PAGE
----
Unsolved 1985 murder of TV director leads to arrest of NC auto repair shop worker

Edwin Hiatt being escorted to jail on Burke County, where he is charged with killing Barry Crane in 1985.
Edwin Hiatt being escorted to jail on Burke County, where he is charged with killing Barry Crane in 1985. Video screenshot, WSOC

A 52-year-old man from one of North Carolina’s sparsely populated mountain counties has been tied to the 1985 killing of a Hollywood producer credited with some of the most popular TV shows of the 70s and 80s, according to the Associated Press.

Police accused Edwin Hiatt of killing of Barry Crane, reported Law & Crime. Hiatt was being held on $2 million bond Thursday in North Carolina, and is awaiting extradition to Los Angeles, reports Variety.

Crane, 57 at the time of his death, was “found bludgeoned shortly before 3 P.M. in the garage of his luxury town home in Studio City” on July 5, 1985, according to IMDB. A housekeeper found his “body wrapped in bedding on the garage floor” and it appeared he was both beaten and strangled, reported the Los Angeles Times.

Crane’s career in Hollywood dates back to the late 1960s and included key roles in producing or directing episodes of series such as “Mannix,” “Mission Impossible,” “Wonder Woman,” “The Six Million Dollar Man” and “Hawaii Five-O,” according to IMDB.

Investigators interviewed Hiatt last month after he was linked to the killing by recent DNA tests of old evidence, reports WTVD. He reportedly admitted to killing Crane during the interview, police say, according to the Associated Press.

Hiatt was being held Friday in Burke County jail in Morganton on a charge of being a fugitive from justice, according to jail records. Burke County, with a population of about 88,000 people, sits on the western end of North Carolina, in the Appalachian Mountains.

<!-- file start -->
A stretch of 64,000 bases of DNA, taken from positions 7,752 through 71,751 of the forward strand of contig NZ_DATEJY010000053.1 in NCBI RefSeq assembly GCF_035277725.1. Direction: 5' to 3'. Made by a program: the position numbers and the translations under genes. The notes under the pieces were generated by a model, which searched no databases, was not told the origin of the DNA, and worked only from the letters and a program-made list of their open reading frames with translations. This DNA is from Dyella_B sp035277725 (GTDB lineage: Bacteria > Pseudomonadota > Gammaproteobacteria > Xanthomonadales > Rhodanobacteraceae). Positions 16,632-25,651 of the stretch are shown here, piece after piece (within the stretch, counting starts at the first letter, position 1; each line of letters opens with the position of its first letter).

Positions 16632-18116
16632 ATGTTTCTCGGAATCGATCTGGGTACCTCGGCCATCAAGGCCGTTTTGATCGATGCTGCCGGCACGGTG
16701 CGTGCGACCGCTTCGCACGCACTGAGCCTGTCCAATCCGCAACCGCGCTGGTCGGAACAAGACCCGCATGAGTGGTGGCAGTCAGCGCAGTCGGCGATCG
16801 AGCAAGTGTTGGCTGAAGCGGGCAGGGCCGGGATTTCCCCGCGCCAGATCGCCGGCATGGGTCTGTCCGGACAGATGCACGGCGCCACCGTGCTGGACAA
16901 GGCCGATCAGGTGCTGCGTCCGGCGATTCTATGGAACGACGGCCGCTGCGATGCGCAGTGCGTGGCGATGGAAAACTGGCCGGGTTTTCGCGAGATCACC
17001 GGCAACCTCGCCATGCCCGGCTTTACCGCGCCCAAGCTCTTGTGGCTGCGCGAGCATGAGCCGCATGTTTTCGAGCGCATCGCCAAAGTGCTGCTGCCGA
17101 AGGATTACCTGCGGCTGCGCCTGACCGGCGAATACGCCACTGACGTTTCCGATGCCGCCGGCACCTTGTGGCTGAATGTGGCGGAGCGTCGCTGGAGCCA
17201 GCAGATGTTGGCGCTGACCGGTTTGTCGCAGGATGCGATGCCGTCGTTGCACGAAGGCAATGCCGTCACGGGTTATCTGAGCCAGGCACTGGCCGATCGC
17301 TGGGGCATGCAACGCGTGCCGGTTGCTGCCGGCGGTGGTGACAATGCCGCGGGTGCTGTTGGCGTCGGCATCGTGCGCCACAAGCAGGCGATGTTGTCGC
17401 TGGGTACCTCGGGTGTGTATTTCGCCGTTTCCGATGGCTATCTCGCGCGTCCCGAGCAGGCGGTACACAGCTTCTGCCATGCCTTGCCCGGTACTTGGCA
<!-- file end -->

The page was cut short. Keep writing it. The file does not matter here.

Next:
WSOC filmed Hiatt as he was being escorted to jail by Burke County sheriff’s deputies, and he told the station: “I just don’t want to remember the past ‘cause God’s taken it from me. Everything that I’m at today is a totally different lifestyle from where I was before.”

When WSOC asked Hiatt if he could have committed the murder, he responded: “It’s possible. Anything is possible.”

He added that he “was big into drugs” during the time of the Crane’s death, WSOC reported.

How the two men crossed paths has not been detailed by investigators. A finger print specialist linked Hiatt to the crime scene, with a print found on Crane’s vehicle, reported the Morganton News Herald.

Before his arrest this week, Hiatt lived quietly in Connelly Springs and was known to be working at 2nd Chance Engine Repair, an auto shop in Burke County, reported the News Herald. Connelly Springs is a Burke County town of about 1,700 people, 65 miles northwest of Charlotte.

The LA Times reports Crane’s Studio City home did not show signs of a “burglary or forced entry” after the crime, but his wallet and Cadillac were taken. The newspaper said LAPD detectives interviewed Hiatt on March 8.